• "Horace, Odes 1.3," AC 60 (1991) 266-269.
  • "The Death of Priam: 'Aeneid' 2.506-558," Hermes 118 (1990) 67-75.

Translations

  • "Aeneas and the Sibyl (Aeneid 6.268-272)," CO 85 (2008) 81.
  • "Caroli Baudelaire Elegia de hoste," CO 84 (2006) 22. (Baudelaire's "L'Ennemi" translated into Latin elegiac couplets)
  • "The Watchman's Monologue (Aeschylus, Agamemnon 1-39)," Small Craft Warnings, Spring 2000, 69-70.
  • "Propertius 1.21 (Gallus' Farewell)," The Formalist Vol. 11, No. 1 (2000), 119.
  • "Charles Baudelaire: To The Reader," Small Craft Warnings, Winter 2000, 71-72.
  • "Karel Hlavacek: Impromptu," Small Craft Warnings, Spring 1999, 55.
  • "Rainer Maria Rilke: Autumn Day," The Formalist, Vol. 4, No. 1 (1993), 14.
  • "Charles Baudelaire: Meditation," The Formalist, Vol. 3, No. 1 (1992), 101.
  • “Poetic Autobiography and Literary Polemic in Catullus 16.” Classical Association of the Middle West and South (CAMWS)-Southern Section, Atlanta, 2016.
  • “Langage, société, et cosmos dans le premier monologue de l’Œdipe de Sénèque.” Classical Association of Canada/Société Canadienne des Études ClassiquesQuébec City, 2016.
  • “Ruined Landscapes and Forgotten Songs in Vergil’s Ninth Eclogue.” CAMWS, Waco,  2014.
  • “Sabina’s Poetic Embroidery: A Reading of Ausonius, Epigrams 27-29.” CAMWS, Baton Rouge, 2012.
  • “Of Lambs and Mistresses: Patterns of Contradiction in Tibullus Book 1.” CAMWS, Grand Rapids, 2011.
  • “Seneca the Younger and Neronian Aesthetics.” CAMWS, Oklahoma City, 2010.
  •  “Karel Hlaváček’s Ithaca.”  CAMWS-Southern Section, Richmond, 2010.
  • “Lucan the Formalist.” CAMWS-Southern Section, Asheville, 2008.
  • “Anti-Petronian Elements in The Great Gatsby,” CAAS 2007, CAMWS, Tucson, 2008.
  • “Seneca’s 114th Letter and the Poetics of Decadence,” CAMWS, Cincinnati, 2007; longer version: Wednesday Humanities Lunch, University of Tennessee, 2007.
  • “Seneca, Oedipus 980-994: How Stoic a Chorus?” CAMWS-Southern Section, Memphis, 2006.
  • Sappho Boemica: A Reading of Jaroslav Vrchlický’s ‘Sapfó’,” CAMWS, Gainvesville, 2006.
  • “Ausonius’s Elegiac Wife: Epigram 20 and the Traditions of Latin Love Poetry,” CAMWS, St. Louis, 2004.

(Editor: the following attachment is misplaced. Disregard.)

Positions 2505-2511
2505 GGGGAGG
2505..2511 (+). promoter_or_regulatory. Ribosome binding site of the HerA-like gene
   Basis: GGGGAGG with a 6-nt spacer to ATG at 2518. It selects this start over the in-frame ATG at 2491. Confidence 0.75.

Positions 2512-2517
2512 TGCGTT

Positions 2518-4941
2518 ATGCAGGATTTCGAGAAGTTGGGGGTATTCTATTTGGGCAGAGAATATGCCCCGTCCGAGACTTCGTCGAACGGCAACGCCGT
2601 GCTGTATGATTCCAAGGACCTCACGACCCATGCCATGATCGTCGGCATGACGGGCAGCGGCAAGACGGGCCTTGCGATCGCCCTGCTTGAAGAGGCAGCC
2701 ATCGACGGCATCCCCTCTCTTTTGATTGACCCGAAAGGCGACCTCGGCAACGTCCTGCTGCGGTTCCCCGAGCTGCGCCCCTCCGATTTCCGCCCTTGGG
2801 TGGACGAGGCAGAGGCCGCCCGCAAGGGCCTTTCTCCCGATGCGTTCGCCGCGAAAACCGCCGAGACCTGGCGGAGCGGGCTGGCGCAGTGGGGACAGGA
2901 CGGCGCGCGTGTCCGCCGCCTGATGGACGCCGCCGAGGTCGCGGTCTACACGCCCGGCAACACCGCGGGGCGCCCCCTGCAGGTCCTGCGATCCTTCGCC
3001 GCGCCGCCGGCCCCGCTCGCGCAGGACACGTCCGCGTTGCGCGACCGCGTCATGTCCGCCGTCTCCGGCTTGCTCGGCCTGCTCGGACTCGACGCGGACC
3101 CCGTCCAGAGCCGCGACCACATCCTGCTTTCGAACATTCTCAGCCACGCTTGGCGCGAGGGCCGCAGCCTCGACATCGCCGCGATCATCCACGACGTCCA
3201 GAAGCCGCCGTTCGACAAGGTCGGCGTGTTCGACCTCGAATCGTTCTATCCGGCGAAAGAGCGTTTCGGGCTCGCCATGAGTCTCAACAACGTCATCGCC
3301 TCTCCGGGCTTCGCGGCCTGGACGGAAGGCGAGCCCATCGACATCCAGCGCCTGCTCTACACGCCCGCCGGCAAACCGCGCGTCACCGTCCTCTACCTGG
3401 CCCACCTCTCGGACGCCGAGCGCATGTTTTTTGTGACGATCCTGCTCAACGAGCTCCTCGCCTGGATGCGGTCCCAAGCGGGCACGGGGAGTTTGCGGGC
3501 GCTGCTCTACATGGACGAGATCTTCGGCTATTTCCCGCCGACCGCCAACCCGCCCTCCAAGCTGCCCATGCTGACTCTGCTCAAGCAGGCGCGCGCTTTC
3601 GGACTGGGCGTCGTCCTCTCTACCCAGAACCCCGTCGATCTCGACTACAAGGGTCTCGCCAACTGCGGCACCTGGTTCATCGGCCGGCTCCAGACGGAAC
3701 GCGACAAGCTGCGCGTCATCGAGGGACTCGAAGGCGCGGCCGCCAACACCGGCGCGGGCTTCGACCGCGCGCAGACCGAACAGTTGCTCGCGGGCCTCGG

• “How to Dress (for) an Epyllion: The Fabrics of Catullus 64.” CAMWS, Lexington, 2003.
  • “Jaroslav Vrchlický’s‘Akmé,’ Catullus 45, and the Poetics of Adaptation,” CAMWS, Knoxville, 2000.
  • “Lucan’s Curio and the Problem of ‘Decadent’ Epic,” CAMWS, Cleveland, 1999.
  • “Caesar, Cato, and the Language of Sallustian Morality,” American Philological Association,  Chicago, 1997.
  • “Cato at the Shrine of Ammon (Lucan, BC 9.564-586):  A Study in Stoic Futility,” CAMWS, Boulder, 1997.
  • “River-Fighting in Statius,” CAMWS, Omaha, 1995.
  • Tennessee Humanities Center Fellowship, 2013-14
  • UT Chancellor’s Award for Excellence in Teaching, 2010
  • Phi Beta Kappa, Mellon Fellowship in the Humanities, Mellon Dissertation Grant

Courses Taught at UT

  • Classics 111 and 112 (Beginning Latin)
  • Classics121 and 122 (Beginning Greek)
  • Classics150 (Latin Transition)
  • Classics 251 and 252 (Intermediate Latin)
  • Classics 253 (Greek and Roman Literature in English Translation)
  • Classics 261 (Intermediate Greek)
  • Classics 273 (Medical Terminology)
  • Classics 352 (Roman Lyric Poetry)
  • Classics 401 (Greek Poetry)
  • Classics 431 and 432 (Select Readings in Latin Literature)
  • Classics 593 (Independent Study)
  • Linguistics 423 (Development of Diachronic and Synchronic Linguistics)

Subjects Taught at Other Institutions

  • Latin (all undergraduate levels), Honors Seminar on Horace (Swarthmore College), Greek and Roman Civilization, Classical Mythology, Greek Prose Composition